Will metamaterials provide us with better materials?
A team led by University of Minnesota Twin Cities researchers has discovered a groundbreaking one-step process for creating materials with unique properties, called metamaterials. Their results show the realistic possibility of designing similar self-assembled structures with the potential of creating "built-to-order" nanostructures for wide application in electronics and optical devices.
The research was published in Nano Letters.
In general, metamaterials are materials made in the lab so as to provide specific physical, chemical, electrical, and optical properties otherwise impossible to find in naturally occurring materials. These materials can have unique properties which make them ideal for a variety of applications from optical filters and medical devices to aircraft soundproofing and infrastructure monitoring. Usually these nano-scale materials are painstakingly produced in a specialized clean room environment over days and weeks in a multi-step fabrication process.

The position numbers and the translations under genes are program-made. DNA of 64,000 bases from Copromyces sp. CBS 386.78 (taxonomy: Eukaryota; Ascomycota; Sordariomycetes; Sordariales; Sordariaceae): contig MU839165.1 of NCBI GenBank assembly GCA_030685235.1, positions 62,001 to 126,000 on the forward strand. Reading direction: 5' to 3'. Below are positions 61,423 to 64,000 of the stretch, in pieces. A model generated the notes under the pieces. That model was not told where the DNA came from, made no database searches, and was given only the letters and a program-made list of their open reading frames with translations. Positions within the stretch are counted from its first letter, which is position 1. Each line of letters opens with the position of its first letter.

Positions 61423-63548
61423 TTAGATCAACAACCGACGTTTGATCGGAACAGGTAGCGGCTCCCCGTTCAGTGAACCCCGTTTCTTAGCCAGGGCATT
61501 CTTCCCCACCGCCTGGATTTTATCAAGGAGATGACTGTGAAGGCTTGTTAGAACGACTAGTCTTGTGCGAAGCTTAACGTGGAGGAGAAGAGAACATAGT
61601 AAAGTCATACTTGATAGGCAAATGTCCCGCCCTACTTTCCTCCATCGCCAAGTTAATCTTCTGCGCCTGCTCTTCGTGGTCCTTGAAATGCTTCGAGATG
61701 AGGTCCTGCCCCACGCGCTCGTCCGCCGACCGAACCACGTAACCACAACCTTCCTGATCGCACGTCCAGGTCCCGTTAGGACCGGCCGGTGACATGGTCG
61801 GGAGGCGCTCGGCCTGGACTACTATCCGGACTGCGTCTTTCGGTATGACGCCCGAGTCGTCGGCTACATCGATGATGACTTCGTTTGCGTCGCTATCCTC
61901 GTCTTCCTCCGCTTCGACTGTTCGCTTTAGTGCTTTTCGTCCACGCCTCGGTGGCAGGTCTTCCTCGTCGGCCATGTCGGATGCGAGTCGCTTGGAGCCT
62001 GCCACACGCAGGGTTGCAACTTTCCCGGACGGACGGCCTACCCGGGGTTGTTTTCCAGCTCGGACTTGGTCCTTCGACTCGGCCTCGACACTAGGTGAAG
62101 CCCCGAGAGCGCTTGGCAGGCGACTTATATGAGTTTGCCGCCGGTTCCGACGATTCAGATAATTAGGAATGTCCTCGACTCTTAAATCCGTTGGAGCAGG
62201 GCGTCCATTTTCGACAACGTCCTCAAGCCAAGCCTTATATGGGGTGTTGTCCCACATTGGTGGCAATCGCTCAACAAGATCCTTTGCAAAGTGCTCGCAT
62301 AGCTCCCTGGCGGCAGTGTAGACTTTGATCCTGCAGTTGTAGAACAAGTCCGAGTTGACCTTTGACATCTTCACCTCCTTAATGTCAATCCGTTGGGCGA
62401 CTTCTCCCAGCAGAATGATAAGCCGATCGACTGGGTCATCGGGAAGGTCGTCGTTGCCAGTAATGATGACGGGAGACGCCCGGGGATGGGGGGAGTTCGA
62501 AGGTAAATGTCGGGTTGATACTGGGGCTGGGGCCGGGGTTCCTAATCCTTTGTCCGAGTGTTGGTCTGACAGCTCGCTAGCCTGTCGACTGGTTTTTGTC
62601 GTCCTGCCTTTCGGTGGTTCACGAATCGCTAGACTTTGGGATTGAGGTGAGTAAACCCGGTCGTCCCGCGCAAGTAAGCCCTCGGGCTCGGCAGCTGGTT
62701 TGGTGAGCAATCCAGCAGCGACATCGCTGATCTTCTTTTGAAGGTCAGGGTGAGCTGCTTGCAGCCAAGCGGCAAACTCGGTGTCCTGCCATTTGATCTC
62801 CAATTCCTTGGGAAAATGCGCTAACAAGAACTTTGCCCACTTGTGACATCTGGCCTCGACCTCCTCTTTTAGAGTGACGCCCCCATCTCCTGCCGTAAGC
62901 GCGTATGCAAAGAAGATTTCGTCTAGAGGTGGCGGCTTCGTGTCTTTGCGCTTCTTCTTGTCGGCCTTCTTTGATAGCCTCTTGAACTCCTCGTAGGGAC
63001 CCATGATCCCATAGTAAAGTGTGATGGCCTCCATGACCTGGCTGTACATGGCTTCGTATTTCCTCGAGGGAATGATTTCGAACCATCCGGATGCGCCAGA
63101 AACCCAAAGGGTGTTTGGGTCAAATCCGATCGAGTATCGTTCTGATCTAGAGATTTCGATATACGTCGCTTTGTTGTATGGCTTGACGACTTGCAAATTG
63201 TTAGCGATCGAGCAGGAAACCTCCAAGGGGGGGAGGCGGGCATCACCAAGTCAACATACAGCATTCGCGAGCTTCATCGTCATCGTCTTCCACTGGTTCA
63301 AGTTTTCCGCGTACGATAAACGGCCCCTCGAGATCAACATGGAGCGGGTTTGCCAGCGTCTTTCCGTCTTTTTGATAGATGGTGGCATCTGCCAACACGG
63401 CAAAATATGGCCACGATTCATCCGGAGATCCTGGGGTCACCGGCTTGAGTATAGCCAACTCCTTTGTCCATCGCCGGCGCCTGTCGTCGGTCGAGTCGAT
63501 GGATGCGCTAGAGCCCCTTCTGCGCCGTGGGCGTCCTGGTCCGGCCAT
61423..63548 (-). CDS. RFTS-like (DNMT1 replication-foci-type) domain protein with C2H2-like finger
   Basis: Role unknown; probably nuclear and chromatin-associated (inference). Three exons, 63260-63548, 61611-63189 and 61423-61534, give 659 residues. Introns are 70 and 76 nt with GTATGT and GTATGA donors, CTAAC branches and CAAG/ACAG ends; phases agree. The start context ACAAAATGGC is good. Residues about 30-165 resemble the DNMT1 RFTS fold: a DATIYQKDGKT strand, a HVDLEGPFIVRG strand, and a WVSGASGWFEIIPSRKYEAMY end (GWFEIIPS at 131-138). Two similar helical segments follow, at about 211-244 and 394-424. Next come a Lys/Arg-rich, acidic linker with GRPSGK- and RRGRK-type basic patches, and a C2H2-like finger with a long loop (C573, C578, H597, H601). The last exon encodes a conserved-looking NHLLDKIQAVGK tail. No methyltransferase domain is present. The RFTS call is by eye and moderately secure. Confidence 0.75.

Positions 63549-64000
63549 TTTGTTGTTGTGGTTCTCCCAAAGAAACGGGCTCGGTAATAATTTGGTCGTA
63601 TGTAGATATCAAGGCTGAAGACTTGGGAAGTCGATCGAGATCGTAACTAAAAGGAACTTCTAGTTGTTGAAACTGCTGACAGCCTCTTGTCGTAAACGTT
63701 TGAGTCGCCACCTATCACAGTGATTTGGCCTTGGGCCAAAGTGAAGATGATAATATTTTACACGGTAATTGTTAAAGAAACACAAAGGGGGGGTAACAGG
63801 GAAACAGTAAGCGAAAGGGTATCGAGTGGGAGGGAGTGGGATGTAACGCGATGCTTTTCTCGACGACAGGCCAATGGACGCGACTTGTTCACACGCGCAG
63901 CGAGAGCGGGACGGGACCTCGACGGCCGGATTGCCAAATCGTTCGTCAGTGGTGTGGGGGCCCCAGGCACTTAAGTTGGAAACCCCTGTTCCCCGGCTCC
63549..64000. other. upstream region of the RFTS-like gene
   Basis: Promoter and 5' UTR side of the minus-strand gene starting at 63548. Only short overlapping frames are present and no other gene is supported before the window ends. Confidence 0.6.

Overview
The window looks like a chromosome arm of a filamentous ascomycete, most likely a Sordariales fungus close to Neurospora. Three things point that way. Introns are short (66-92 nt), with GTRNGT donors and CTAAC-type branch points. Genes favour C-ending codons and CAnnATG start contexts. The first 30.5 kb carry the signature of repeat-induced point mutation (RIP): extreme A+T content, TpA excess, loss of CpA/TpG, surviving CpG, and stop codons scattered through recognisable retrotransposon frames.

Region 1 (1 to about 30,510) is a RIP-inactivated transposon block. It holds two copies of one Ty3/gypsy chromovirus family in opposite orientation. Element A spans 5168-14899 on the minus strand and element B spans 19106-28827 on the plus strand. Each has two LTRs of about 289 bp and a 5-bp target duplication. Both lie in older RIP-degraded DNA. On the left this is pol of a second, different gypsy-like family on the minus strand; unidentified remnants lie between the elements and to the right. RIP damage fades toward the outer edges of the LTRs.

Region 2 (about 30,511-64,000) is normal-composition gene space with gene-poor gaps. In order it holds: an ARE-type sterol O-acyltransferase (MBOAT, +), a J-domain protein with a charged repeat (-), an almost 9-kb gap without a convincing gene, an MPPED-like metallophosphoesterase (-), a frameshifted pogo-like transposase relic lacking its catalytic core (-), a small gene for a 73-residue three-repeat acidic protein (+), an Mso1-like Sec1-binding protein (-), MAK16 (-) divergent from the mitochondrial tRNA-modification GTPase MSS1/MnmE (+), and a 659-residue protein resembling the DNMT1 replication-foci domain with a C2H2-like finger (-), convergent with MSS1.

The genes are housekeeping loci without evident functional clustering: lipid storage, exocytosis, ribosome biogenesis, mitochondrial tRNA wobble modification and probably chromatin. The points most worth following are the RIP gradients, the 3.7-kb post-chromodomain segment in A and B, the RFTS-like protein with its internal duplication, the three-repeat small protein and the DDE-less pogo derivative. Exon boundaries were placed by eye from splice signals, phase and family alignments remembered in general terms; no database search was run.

In this new research, a University of Minnesota team was studying a thin-film material called strontium stannate or SrSnO3. During their research, they noticed the surprising formation of checker-board patterns at the nano scale similar to the metamaterial structures fabricated in the costly, multistep process.
"At first we thought this
must be a mistake,
8 day(s) ago